Partnering with HomeServe
A partnership with HomeServe gives your customers access to home repair plans that cover emergency home repairs and trusted access to a nationwide network of licensed, vetted contractors. This partnership not only delivers access but CSAT too – customers of HomeServe utility partners report higher customer satisfaction with their utility.
HomeServe is the largest provider of home repair plans in the U.S., serving more than 3.7 million customers across North America. Outstanding service is delivered to our partners’ customers by our award-winning contact center and state of the art technology.
Tap into HomeServe’s extensive industry knowledge and gain valuable insight through our numerous educational videos, whitepapers, presentations and case studies covering current issues affecting the water utility industry, as well as infographics and re-caps of our live webinars.
Products And Services
Explore the products and services HomeServe offers to your customers. Our products cover everything from normal wear and tear on hot water heaters to emergencies occurring with your water line, sewer system and even a leaky bathroom sink.
Latest Blog Posts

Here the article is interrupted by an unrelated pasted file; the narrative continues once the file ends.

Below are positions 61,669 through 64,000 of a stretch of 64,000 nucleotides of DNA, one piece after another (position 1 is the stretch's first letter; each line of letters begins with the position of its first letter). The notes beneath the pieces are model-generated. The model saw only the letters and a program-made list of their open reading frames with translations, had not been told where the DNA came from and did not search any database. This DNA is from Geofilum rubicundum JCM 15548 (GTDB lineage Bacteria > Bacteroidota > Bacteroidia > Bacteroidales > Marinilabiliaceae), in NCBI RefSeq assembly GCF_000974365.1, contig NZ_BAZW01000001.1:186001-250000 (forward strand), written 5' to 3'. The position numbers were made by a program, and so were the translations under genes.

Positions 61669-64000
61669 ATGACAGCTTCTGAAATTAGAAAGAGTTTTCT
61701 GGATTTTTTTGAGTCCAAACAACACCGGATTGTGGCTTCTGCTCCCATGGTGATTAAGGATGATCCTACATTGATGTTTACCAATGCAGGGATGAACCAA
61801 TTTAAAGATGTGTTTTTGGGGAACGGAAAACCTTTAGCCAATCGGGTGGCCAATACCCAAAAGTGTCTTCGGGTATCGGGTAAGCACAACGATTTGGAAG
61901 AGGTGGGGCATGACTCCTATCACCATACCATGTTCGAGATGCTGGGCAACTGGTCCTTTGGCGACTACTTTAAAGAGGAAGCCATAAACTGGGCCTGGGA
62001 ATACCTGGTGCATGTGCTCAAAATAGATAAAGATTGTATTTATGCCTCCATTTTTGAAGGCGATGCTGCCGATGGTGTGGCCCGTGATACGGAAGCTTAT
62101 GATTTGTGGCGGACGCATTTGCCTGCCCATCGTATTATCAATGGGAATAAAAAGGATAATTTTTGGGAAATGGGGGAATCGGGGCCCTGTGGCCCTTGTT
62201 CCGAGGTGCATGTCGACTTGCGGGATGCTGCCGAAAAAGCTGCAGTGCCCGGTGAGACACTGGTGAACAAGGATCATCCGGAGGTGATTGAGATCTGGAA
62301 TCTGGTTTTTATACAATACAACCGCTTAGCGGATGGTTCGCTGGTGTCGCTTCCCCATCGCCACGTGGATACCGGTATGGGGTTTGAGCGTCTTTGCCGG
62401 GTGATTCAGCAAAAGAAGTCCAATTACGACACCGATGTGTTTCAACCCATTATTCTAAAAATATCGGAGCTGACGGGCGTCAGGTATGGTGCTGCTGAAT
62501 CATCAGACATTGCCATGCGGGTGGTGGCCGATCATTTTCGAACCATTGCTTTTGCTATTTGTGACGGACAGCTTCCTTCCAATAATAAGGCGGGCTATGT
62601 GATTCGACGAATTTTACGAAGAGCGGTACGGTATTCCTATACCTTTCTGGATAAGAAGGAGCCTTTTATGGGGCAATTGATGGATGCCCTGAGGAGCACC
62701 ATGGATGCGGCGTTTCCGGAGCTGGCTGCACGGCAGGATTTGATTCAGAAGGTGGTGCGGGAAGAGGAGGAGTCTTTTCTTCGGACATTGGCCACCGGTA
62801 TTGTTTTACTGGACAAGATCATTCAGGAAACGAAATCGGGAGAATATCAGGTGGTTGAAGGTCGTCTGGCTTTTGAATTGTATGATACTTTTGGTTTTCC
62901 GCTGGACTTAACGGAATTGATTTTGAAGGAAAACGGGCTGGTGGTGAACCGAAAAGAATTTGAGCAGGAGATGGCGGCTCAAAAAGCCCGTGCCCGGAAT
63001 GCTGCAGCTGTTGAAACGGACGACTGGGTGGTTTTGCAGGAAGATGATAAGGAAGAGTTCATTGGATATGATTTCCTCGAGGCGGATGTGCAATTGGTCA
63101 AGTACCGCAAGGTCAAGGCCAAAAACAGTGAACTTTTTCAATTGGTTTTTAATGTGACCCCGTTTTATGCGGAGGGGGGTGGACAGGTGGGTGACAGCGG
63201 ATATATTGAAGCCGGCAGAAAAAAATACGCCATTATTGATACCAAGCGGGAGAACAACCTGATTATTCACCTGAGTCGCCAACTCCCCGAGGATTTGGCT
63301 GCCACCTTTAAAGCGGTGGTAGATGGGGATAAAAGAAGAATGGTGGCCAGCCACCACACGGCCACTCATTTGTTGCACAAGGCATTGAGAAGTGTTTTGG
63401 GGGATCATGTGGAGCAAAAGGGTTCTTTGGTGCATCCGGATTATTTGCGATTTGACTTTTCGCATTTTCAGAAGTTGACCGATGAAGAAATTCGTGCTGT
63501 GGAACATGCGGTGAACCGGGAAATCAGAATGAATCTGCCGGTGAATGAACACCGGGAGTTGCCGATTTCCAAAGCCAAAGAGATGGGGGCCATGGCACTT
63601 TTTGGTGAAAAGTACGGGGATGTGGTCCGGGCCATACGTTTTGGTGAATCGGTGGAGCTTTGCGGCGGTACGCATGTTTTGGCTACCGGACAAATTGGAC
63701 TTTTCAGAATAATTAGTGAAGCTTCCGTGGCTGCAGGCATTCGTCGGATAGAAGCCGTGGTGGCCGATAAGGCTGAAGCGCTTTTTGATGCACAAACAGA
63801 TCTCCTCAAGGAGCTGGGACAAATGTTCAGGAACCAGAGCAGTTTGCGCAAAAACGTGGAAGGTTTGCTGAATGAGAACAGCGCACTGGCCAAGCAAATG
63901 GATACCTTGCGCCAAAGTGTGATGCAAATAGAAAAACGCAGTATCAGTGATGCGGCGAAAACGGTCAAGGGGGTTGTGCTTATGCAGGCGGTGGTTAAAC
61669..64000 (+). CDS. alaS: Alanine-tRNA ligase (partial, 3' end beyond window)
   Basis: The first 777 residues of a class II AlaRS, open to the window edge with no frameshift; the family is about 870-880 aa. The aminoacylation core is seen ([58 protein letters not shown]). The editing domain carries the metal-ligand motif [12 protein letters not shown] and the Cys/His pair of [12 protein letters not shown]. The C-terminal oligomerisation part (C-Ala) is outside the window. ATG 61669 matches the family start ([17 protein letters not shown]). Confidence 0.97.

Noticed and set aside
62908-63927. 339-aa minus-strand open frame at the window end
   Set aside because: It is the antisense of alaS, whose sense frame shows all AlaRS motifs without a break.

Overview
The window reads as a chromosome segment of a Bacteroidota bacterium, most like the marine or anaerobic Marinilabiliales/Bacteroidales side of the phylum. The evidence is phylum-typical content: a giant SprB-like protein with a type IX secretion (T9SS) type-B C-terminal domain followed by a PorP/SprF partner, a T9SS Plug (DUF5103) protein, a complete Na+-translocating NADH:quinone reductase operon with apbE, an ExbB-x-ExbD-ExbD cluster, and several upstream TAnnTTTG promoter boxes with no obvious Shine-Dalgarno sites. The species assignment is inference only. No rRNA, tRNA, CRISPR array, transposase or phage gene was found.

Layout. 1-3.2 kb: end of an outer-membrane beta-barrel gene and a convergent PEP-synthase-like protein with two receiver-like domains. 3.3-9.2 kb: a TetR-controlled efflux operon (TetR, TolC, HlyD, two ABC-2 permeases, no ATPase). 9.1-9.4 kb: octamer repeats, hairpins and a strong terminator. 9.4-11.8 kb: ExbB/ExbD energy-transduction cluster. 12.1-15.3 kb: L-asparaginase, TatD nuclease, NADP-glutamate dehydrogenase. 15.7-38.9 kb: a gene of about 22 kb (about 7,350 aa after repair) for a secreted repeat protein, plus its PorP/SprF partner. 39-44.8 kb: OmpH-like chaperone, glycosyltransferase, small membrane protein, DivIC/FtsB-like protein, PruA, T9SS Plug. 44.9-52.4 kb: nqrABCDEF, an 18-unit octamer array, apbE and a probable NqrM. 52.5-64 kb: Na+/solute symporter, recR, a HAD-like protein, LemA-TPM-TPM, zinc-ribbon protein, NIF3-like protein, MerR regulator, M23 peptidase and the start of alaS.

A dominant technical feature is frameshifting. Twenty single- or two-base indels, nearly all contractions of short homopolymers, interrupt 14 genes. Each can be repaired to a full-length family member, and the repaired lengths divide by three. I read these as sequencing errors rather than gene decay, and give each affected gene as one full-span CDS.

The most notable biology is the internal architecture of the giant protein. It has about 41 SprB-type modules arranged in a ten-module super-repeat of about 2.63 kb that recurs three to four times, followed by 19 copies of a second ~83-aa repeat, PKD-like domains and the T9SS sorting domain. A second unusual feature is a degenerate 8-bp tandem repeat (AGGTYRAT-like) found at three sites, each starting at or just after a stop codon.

Just as co-ops brought electricity to broad swaths of America, they are now answering the call to provide broadband internet to 6.3 million rural American households, a service that has become a ubiquitous part of our everyday life.
An estimated 179 million Americans are at risk to lose utility service as moratoriums expire and unpaid utility bills come due. Unpaid electric and gas bills are expected to total more than $24 billion by the end of the year, a debt that is four times larger than last year’s. Indicators signal that the economic shock isn’t yet over – a Census Bureau survey reveals that one-third of Americans continue to struggle to pay their bills.
Utilities, including energy and water, represent more than 20 percent of a low-income household’s monthly expenditures, a significantly higher portion than that of middle class wage earners. Tilting the balance even more is the inability of many low-income households to reach energy equity with their better-paid neighbors.